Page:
But distance is only part of the equation; the mode of transport matters, too. For example, a recent study (PDF) by wine expert Tyler Colman and sustainability engineer Pablo Päster has gotten a lot of attention for proposing that people living east of an imaginary "green line"—which runs roughly through Kansas—would be better off buying wine sent by container ship from Bordeaux, France, then trucked to its final destination, than wine trucked all the way from Napa, Calif. That's due to the fact that container ships are generally considered cleaner modes of transport, which makes up for the longer journey. By the same token, shipping by rail rather than truck would push the green line eastward. (Colman and Päster's study focuses on transportation impacts and doesn't account for regional differences in viniculture or efficiency measures at the winery.)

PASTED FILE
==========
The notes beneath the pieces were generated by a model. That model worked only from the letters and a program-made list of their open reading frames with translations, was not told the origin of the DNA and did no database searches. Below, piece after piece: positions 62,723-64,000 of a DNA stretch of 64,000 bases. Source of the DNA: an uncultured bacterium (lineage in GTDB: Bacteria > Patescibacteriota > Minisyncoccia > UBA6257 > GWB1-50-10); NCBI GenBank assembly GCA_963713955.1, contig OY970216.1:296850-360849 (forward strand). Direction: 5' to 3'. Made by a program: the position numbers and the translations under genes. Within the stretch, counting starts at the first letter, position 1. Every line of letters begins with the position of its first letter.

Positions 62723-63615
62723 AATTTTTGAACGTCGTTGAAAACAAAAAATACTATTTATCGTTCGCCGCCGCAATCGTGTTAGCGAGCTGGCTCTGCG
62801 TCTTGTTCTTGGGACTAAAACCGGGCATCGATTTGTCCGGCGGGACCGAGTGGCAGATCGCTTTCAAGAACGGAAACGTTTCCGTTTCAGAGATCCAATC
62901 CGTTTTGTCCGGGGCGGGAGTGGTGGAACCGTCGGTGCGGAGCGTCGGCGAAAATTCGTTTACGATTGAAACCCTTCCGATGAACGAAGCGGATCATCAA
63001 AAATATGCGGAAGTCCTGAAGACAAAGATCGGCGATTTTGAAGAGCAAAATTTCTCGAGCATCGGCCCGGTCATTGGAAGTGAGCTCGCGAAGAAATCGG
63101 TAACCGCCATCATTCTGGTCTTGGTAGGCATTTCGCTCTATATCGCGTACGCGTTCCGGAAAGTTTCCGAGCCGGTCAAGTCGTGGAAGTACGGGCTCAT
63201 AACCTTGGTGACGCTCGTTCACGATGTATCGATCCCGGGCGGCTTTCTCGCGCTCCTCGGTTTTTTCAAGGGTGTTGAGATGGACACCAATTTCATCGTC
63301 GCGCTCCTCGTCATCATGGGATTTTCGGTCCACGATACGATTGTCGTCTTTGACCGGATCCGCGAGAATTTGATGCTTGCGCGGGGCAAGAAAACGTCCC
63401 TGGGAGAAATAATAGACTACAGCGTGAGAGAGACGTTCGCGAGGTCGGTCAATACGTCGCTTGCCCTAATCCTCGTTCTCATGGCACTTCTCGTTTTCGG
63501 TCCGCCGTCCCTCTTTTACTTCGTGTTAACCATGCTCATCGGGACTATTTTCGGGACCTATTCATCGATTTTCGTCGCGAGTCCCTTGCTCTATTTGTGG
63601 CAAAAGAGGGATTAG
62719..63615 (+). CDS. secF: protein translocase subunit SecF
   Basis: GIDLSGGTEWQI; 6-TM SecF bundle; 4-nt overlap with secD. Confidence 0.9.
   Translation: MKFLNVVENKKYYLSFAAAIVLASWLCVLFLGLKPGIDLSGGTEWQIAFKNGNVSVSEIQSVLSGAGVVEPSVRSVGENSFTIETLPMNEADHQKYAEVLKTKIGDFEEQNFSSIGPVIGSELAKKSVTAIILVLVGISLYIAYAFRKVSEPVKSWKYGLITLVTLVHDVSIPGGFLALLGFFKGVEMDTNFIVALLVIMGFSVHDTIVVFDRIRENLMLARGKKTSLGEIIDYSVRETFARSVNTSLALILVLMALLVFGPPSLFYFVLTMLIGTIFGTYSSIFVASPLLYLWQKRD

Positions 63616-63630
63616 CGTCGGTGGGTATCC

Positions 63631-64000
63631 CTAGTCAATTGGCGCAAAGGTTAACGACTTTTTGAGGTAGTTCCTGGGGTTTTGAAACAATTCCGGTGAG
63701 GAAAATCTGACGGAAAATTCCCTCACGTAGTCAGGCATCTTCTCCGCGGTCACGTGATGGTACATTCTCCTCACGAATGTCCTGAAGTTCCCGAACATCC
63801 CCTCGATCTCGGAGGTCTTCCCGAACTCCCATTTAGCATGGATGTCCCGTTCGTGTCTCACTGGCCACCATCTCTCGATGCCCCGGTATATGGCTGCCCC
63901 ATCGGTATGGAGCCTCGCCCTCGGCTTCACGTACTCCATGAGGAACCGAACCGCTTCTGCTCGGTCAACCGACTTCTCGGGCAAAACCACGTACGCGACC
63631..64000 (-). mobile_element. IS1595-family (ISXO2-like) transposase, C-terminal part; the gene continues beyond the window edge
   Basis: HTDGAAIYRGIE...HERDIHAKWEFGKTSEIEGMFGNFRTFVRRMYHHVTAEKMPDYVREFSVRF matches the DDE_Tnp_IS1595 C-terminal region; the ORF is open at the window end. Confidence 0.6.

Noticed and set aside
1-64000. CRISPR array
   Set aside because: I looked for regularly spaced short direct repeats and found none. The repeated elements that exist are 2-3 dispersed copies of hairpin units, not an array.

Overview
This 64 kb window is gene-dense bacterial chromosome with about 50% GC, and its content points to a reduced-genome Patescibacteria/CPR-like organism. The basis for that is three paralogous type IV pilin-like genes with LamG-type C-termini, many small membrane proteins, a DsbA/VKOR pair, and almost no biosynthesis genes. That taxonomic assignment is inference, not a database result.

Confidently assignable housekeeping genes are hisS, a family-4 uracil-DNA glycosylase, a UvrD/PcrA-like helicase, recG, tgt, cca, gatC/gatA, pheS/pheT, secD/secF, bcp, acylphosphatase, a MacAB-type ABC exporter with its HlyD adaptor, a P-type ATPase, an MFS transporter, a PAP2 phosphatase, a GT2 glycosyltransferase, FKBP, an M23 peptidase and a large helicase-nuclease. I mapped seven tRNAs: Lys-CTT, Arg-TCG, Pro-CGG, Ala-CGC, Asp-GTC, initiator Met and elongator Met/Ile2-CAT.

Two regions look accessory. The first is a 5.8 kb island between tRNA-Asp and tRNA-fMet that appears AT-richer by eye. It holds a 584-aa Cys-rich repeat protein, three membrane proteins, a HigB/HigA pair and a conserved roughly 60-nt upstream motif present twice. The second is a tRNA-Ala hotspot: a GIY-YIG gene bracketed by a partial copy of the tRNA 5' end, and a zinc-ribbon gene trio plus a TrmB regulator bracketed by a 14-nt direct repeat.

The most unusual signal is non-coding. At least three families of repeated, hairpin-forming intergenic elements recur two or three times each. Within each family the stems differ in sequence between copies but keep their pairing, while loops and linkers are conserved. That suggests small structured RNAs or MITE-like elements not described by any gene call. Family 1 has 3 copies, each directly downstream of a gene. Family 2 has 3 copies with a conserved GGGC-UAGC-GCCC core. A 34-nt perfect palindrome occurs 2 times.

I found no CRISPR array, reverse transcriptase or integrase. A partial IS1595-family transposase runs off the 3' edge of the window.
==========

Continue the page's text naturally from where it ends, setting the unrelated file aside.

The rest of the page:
In any case, one of the easiest, most straightforward things you can do is look for wine that comes in lighter and larger packages, wherever it originated. Some wineries, for example, ship their libations in bulkcontainers, to be bottled closer to the point of consumption. Others are reducing the amount of glass in their bottles—a practice known as "lightweighting." TetraPaks—those plastic- and metal-lined paper containers that soup and soy milk come in—get green points for being less energy-intensive to make and ship,though they lose a few for not being easily recyclable. Finally, there's the much maligned wine-in-a-box, which is actually a vacuum-sealed plastic bag inside a cardboard container. It has all the benefits of TetraPaks as well as a more promising afterlife, since the cardboard can be recycled. (The plastic, though, is probably headed for the landfill.) Plus, once the box is opened, the wine inside stays drinkable for much longer than it would in a bottle. So if you want to lessen the impacts of your drinking, get ready to swallow your pride, as well.
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